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Securing data outside an organizations’ walls

| By: Jake Mosey

Apple has continued to make adjustments to allow consumers to protect their privacy with every update of OS X over the past few years. As you can see, Apple is dedicated to the security of OS X and making it easy for consumers. They make it simple to ensure computers are running the latest software, only trusted software gets installed, and data is protected when a computer is lost or stolen.

As always, with everything Apple builds, the end user experience is the top priority, as they know if the experience is not fast and intuitive, adoption of their tools will suffer. For example, in Apple’s Yosemite release, there was a small but significant change made during the setup of a new Yosemite install. The option to turn on FileVault 2 is checked on by default. This will likely increase the amount of personal computers that are encrypted and keeping data at rest secure.

As consumers are becoming educated and taking steps to protect their data and privacy, enterprise IT departments are also realizing they can manage the security of their Apple environment by configuring, reporting, and managing many of these security features Apple has introduced as well.

A continued initiative for many IT departments and security teams is to make sure intellectual property and data is secure on devices that are often outside the walls of their organization. A common and effective way to ensure data-at-rest (data that is physically stored on the hard drive of a computer or mobile device) is secure, is to encrypt the contents of the OS.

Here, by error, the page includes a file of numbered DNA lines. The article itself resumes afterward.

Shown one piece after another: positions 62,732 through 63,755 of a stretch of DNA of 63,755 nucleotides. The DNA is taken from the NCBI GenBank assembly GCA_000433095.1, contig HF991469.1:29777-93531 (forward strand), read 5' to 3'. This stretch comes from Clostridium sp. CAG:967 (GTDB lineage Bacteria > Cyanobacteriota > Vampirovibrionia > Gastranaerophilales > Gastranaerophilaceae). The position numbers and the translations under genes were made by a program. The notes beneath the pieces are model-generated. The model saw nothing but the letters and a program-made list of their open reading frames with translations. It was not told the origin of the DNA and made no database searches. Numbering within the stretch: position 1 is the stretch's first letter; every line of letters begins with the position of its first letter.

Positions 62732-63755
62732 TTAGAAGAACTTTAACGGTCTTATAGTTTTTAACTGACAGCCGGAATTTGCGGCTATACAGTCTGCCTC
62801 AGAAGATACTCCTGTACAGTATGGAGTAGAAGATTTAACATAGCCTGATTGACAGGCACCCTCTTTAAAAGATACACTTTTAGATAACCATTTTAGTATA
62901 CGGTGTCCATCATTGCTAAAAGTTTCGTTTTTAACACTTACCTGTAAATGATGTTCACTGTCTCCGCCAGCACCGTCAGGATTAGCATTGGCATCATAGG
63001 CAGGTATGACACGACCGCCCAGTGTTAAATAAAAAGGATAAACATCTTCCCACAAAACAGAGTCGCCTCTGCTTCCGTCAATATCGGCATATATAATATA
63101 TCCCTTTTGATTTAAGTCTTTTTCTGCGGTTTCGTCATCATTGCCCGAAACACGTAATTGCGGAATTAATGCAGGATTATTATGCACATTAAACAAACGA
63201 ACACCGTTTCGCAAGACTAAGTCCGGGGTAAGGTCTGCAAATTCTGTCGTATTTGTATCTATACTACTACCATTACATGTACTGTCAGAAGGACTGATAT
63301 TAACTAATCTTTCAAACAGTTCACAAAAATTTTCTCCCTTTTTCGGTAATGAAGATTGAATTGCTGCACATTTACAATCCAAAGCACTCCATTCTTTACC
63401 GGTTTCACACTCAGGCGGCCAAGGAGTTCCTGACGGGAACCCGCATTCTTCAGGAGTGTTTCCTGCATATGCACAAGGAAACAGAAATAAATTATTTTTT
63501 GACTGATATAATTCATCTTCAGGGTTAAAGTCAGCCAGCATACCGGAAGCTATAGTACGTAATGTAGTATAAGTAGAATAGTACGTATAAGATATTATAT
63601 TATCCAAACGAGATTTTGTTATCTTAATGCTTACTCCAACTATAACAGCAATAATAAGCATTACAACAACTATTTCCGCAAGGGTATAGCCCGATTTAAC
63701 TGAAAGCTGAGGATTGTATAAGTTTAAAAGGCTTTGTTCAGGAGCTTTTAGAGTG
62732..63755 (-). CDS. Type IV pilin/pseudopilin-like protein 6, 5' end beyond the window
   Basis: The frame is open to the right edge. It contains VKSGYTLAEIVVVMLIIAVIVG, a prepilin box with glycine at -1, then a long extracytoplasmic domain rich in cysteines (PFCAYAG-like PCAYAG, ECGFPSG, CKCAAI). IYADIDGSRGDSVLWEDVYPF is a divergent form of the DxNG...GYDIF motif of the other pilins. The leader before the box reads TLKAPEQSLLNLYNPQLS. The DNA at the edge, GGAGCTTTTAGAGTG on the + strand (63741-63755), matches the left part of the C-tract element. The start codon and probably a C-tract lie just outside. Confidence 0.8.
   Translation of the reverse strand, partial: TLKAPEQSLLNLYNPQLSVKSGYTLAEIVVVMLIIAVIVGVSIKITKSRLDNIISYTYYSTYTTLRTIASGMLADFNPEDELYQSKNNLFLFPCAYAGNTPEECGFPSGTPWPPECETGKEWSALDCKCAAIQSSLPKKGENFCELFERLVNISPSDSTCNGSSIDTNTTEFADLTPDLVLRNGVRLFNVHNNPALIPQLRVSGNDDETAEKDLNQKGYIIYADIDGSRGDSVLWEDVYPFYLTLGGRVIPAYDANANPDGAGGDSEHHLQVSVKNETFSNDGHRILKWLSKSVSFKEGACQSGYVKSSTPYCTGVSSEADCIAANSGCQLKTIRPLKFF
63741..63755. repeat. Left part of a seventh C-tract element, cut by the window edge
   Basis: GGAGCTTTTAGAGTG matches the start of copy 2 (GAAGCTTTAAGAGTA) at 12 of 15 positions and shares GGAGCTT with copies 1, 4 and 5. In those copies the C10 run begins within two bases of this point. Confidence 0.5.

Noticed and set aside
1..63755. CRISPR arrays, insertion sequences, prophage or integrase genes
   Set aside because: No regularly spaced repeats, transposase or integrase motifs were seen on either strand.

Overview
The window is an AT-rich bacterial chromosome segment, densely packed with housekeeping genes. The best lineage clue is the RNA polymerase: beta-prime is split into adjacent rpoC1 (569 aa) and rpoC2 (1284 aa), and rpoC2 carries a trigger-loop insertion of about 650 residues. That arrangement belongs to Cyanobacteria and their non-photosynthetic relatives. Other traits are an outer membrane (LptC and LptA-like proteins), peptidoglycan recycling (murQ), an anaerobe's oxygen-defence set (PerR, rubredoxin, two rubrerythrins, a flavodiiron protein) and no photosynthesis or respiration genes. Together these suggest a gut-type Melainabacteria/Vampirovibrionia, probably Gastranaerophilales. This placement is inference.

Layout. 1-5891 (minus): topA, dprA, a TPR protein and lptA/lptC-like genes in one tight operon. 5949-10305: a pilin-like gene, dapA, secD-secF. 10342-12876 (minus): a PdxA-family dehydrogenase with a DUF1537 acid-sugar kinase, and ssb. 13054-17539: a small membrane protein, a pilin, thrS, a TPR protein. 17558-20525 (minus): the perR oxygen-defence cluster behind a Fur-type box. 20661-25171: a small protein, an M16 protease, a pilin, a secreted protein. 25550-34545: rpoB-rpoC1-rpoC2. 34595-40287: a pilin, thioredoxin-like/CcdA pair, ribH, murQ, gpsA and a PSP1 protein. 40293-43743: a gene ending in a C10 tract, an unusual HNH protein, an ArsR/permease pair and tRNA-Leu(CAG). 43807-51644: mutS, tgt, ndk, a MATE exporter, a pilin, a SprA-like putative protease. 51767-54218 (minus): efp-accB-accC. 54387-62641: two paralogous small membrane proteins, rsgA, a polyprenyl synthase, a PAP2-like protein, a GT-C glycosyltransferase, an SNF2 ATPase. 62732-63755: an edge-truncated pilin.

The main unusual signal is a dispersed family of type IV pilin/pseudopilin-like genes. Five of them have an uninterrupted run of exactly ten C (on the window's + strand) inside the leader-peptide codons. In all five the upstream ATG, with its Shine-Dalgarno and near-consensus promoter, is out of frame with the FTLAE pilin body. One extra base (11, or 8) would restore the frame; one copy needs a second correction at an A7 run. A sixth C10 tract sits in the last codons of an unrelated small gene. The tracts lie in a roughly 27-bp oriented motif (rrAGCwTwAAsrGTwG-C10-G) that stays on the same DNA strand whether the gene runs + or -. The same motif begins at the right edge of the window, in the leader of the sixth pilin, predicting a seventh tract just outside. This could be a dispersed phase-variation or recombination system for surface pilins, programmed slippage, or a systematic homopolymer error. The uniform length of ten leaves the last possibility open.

Traditionally, managing encryption across a group of computers has been a significant challenge for IT.  But in recent years Microsoft and Apple have both built encryption technology directly into the OS to make it easier for consumers and organizations to manage the security of environments. This provides a major benefit of knowing that your data will remain encrypted and safe throughout OS upgrades.

Along with making it easier for consumers to configure the security of their computers, Apple has continued to update FileVault 2 and its ability to be managed by IT departments. Because of the API’s that are available, IT can completely control the experience and security of their Apple environment by turning on FileVault 2 with little interruption to the end user.

This guide shows how to manage the entire process with the Casper Suite. The Casper Suite provides the ability to configure FileVault, report on the encryption status of the environment and remediate any problems that may come up. IT can also help end users who have forgotten their password to decrypt their drive by providing a one-time use recovery key to unlock the drive and then re-issuing a new key.

Even though encryption is built into many of the major OS’s available today, some organizations are still using third-party tools to manage the encryption of their environment. This has presented problems as it’s often difficult for third-party vendors to keep up with rapid OS release cycles. This forces end users and IT departments to have to wait until encryption vendors update their software so they can use the latest OS.

If you are interested in learning more about how to manage the security and encryption of your environment, JAMF provides many resources to help. Here you can learn about compliance and security of your Apple environment. There is also a webinar located here that will walk you through the entire process of configuring your environment to be encrypted.  Lastly, you can learn about how Cisco secures and manages their fleet of 35,000 devices with The Casper Suite.